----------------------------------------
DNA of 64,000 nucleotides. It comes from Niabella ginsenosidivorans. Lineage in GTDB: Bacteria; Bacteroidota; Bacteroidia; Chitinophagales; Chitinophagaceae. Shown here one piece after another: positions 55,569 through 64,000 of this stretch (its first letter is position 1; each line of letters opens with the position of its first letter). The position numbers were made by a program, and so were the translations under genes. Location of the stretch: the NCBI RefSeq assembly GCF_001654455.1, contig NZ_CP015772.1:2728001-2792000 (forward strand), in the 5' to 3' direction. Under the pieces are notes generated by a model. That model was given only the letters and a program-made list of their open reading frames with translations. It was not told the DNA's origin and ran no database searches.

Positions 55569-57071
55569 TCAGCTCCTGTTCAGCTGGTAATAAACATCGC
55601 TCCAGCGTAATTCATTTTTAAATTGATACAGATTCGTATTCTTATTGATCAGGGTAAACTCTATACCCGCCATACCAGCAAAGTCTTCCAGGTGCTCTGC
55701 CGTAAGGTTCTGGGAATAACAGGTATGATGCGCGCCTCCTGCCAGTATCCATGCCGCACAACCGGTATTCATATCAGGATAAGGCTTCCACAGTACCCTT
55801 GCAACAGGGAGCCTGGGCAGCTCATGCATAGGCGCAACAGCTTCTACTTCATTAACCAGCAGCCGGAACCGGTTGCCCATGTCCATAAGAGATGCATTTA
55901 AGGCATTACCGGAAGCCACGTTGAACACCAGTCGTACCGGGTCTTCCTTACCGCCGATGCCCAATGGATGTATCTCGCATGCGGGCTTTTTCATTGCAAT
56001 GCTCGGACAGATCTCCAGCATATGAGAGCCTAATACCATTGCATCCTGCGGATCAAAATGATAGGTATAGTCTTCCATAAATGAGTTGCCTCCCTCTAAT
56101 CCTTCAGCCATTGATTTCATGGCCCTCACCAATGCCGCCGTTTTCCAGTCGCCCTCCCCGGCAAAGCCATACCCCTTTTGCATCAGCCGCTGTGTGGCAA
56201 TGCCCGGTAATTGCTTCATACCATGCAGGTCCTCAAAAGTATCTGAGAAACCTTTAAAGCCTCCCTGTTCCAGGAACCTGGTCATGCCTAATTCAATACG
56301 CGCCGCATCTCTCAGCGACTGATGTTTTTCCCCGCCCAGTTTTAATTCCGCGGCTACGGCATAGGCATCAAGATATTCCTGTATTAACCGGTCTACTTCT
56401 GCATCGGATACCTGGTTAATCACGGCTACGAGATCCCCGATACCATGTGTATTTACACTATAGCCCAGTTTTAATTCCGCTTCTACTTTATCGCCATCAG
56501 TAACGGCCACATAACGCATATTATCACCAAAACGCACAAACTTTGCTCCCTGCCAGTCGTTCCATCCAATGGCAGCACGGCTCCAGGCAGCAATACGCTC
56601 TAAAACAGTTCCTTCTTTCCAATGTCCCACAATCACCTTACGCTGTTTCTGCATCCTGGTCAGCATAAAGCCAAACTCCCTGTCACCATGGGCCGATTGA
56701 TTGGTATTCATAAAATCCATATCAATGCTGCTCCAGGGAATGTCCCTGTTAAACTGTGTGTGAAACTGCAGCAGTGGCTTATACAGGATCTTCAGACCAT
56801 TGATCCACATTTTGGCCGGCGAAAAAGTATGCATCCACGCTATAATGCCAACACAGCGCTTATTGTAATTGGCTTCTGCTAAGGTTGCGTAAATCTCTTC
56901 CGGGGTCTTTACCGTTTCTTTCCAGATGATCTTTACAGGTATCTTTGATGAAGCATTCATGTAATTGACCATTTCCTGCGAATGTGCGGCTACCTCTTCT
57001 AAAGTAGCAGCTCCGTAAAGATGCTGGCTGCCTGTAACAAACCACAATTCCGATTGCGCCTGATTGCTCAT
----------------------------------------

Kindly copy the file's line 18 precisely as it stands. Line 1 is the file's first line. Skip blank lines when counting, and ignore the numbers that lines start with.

57001 AAAGTAGCAGCTCCGTAAAGATGCTGGCTGCCTGTAACAAACCACAATTCCGATTGCGCCTGATTGCTCAT